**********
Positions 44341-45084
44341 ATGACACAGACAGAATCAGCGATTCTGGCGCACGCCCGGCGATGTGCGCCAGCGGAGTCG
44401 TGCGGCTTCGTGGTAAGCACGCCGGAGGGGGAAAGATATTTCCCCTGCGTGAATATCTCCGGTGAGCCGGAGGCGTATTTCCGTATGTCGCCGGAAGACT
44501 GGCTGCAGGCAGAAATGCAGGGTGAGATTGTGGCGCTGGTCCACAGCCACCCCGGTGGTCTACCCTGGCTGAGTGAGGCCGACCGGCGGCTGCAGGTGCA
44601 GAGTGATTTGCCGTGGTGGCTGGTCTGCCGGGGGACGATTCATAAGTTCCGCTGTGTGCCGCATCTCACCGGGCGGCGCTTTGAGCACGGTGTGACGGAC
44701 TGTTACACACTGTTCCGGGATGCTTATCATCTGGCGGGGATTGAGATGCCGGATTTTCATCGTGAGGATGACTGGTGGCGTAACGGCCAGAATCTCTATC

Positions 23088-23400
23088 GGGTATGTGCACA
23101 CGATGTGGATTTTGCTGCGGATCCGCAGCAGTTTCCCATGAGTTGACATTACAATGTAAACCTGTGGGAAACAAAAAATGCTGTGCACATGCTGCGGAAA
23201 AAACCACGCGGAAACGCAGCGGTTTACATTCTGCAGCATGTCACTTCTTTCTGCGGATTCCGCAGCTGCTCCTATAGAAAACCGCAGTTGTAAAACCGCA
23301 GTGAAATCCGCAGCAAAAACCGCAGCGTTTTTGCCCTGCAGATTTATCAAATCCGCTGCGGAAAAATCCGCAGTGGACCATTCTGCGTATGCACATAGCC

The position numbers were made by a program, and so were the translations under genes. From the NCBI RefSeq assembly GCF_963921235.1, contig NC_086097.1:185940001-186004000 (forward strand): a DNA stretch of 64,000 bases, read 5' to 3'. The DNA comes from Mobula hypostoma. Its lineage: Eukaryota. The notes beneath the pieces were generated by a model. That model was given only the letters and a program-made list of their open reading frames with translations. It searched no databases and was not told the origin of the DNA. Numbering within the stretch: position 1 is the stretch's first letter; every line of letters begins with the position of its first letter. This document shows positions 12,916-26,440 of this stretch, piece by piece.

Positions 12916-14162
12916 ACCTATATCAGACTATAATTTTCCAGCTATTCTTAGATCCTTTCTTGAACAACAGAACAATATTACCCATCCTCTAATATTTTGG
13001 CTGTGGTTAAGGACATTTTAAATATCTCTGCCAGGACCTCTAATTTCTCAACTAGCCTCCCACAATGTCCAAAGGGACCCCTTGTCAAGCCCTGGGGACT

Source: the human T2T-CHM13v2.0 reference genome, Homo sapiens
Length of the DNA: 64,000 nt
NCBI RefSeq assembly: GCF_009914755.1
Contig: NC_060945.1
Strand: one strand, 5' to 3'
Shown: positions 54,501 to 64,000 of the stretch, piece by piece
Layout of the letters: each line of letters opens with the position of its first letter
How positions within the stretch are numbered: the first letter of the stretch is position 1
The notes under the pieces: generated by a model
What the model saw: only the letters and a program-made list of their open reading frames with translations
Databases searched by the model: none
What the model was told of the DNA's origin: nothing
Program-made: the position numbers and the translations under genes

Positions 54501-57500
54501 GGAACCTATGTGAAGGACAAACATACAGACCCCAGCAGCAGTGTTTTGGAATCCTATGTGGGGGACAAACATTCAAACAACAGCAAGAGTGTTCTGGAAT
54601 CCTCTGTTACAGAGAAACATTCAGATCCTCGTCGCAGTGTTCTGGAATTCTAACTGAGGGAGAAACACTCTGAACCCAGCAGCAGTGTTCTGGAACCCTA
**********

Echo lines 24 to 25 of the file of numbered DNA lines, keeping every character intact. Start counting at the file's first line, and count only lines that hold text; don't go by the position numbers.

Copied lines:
The notes under the pieces: generated by a model
What the model saw: only the letters and a program-made list of their open reading frames with translations